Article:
Tony Linegar, Sonoma County Agriculture Commissioner
Our office will hold a plastic pesticide container recycle event again this spring. The event will be held Wednesday, May 22, 2013, 9:00am – 3:00pm.
The collection site will be the Sonoma County Healdsburg Corporation Yard, which is located on Alexander Valley Rd. in Healdsburg. Directions: from Hwy.101, take the Lytton Springs exit, turn right on Healdsburg Avenue, and then turn left on Alexander Valley Rd. The corporation yard is on the left, approximately 0.1 mile. This site is across the street from the Healdsburg Transfer Station.
This event is open to growers, nurseries, pest control businesses, golf courses, parks, and government agencies. Plastic containers ranging in size from 1 pint to 55 gallons will be accepted. Containers must be:
• Triple rinsed, punctured and dry
• The plastic lids and caps must be removed
• All label booklets and plastic sleeves must be removed from containers before recycling, glued labels are ok
• Containers in size from 15 gallons to 55 gallons must be cut into quarters before bringing to the recycle event
• 5 gallon buckets must have metal handles removed
• PLEASE - No PVC pipe, plastic tubing, metal containers, or containers that have held motor oil
Vineyard/Orchard Update 2013
For those of you who have obtained a Vineyard/Orchard Development permit (VESCO permit) April 1st is the first day you can begin soil disturbance on your project. If you have not obtained a permit for planting/replanting your vineyard/orchard, please telephone our office to begin the process. Also, more information including the application forms can be found on our website at: http://www.sonoma-county.org/agcomm/vesco.htm
In 2008, the Sonoma County Board of Supervisor’s amended the Grading, Drainage, and Vineyard and Orchard Ordinance to establish an expiration date for VESCO permits:
- Permits which were issued prior to January 1, 2009 will expire on October 15, 2013 for new projects, and on November 15, 2013 for replant projects.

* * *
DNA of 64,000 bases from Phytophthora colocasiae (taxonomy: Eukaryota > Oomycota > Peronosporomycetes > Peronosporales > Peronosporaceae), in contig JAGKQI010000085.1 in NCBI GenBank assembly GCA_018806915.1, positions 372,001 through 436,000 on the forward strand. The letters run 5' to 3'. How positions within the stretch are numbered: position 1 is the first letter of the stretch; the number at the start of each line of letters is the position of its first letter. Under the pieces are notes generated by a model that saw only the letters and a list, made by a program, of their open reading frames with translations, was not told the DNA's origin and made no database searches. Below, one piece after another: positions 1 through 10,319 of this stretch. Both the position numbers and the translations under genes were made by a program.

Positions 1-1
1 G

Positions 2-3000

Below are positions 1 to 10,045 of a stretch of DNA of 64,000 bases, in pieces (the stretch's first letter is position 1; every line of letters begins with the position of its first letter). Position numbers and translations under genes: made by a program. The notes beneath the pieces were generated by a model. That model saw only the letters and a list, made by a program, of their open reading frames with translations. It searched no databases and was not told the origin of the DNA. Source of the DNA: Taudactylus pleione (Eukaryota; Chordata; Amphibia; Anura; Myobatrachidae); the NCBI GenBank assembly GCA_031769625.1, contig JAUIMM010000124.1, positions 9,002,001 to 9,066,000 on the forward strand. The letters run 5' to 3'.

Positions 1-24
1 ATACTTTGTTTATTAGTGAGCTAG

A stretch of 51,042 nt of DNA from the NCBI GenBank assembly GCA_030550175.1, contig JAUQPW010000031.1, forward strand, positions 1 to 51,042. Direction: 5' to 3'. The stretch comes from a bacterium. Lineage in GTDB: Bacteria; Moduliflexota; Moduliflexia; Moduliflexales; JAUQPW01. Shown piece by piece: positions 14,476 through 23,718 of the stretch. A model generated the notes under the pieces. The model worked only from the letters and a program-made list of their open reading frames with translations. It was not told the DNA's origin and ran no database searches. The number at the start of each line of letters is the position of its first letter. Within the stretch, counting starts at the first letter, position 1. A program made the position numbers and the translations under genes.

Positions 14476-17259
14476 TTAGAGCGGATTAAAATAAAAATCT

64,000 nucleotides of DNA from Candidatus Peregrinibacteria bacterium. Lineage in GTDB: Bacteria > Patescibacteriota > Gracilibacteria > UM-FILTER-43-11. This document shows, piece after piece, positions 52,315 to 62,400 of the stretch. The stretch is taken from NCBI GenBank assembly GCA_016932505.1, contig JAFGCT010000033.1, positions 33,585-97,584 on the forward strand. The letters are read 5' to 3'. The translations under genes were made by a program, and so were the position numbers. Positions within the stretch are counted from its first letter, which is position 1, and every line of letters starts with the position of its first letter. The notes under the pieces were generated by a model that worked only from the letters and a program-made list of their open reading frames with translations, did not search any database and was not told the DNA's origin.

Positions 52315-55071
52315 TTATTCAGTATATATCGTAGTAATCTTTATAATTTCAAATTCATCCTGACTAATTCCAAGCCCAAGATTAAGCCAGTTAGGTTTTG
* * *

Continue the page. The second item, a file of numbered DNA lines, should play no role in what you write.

- Permits which were issued after January 1, 2009 expire five years after their approval date.
There is a procedure to request a 180-day extension. A letter is being sent to all projects that are subject to this new policy. If you have questions regarding your VESCO permit, please contact our office.
As a reminder, all site development must be conducted between April 1 and October 15 for new vineyards/orchards and between April 1 and November 15 for replants.
We have created a new “Frequently Asked Questions” document which can help answer many questions regarding this process. It is available on our website at: http://www.sonoma-county.org/agcomm/pdf/site_development_faq.pdf
If you have any questions regarding the Grading, Drainage, and Vineyard and Orchard Ordinance, please contact our office at (707) 565-2371.
Certified Farmers’ Markets
In 1977, the California Department of Food and Agriculture (CDFA) established regulations that allow for the operation of Certified Farmers Markets (CFMS). The regulations allow Certified Producers to be exempt from size, standard pack and certain container and labeling requirements, and thus allow them to market their agricultural commodities direct to the consumer at CFMS. Prior to the regulations, the only place a producer did not need to size, label, and have standard packing was when selling from the farm. With a diverse group of producers coming to Certified Farmer’s Markets (CFMS) consumers have access to a fresh and local commodity.
Sonoma County currently has twenty certified farmers’ market locations, which are approved yearly by the Agricultural Commissioner’s Office. Each market is issued a market certificate by the Agricultural Commissioner’s Office that is good for twelve months. Each market has to submit market rules and regulations to the Agricultural Commissioner’s Office, along with a map of the market layout. Certified markets can be operated by certified producers, a government agency or a non-profit agency.